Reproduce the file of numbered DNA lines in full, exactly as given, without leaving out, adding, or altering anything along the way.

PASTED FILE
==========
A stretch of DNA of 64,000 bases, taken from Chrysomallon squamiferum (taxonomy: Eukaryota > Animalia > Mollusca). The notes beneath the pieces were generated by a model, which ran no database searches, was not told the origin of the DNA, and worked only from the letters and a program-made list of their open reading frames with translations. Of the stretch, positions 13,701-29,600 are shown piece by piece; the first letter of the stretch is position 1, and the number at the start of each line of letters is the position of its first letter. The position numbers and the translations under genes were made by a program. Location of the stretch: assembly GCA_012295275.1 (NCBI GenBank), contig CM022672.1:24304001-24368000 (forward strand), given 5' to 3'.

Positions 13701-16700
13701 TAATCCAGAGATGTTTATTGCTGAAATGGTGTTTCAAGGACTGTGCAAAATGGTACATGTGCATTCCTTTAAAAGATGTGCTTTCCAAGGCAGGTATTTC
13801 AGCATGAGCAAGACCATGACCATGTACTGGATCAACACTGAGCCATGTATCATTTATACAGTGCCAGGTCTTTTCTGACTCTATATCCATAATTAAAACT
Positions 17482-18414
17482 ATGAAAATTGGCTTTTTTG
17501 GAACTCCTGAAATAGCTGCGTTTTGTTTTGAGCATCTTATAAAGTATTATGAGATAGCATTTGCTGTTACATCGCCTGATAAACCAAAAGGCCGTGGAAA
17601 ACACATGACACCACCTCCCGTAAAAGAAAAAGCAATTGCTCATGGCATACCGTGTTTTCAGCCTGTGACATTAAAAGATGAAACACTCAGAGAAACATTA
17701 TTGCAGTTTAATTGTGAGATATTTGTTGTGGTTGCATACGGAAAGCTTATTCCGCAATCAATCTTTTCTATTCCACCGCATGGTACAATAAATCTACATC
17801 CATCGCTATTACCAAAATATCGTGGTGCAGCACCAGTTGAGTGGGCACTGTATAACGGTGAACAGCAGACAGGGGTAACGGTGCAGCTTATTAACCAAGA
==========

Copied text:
A stretch of DNA of 64,000 bases, taken from Chrysomallon squamiferum (taxonomy: Eukaryota > Animalia > Mollusca). The notes beneath the pieces were generated by a model, which ran no database searches, was not told the origin of the DNA, and worked only from the letters and a program-made list of their open reading frames with translations. Of the stretch, positions 13,701-29,600 are shown piece by piece; the first letter of the stretch is position 1, and the number at the start of each line of letters is the position of its first letter. The position numbers and the translations under genes were made by a program. Location of the stretch: assembly GCA_012295275.1 (NCBI GenBank), contig CM022672.1:24304001-24368000 (forward strand), given 5' to 3'.

Positions 13701-16700
13701 TAATCCAGAGATGTTTATTGCTGAAATGGTGTTTCAAGGACTGTGCAAAATGGTACATGTGCATTCCTTTAAAAGATGTGCTTTCCAAGGCAGGTATTTC
13801 AGCATGAGCAAGACCATGACCATGTACTGGATCAACACTGAGCCATGTATCATTTATACAGTGCCAGGTCTTTTCTGACTCTATATCCATAATTAAAACT
Positions 17482-18414
17482 ATGAAAATTGGCTTTTTTG
17501 GAACTCCTGAAATAGCTGCGTTTTGTTTTGAGCATCTTATAAAGTATTATGAGATAGCATTTGCTGTTACATCGCCTGATAAACCAAAAGGCCGTGGAAA
17601 ACACATGACACCACCTCCCGTAAAAGAAAAAGCAATTGCTCATGGCATACCGTGTTTTCAGCCTGTGACATTAAAAGATGAAACACTCAGAGAAACATTA
17701 TTGCAGTTTAATTGTGAGATATTTGTTGTGGTTGCATACGGAAAGCTTATTCCGCAATCAATCTTTTCTATTCCACCGCATGGTACAATAAATCTACATC
17801 CATCGCTATTACCAAAATATCGTGGTGCAGCACCAGTTGAGTGGGCACTGTATAACGGTGAACAGCAGACAGGGGTAACGGTGCAGCTTATTAACCAAGA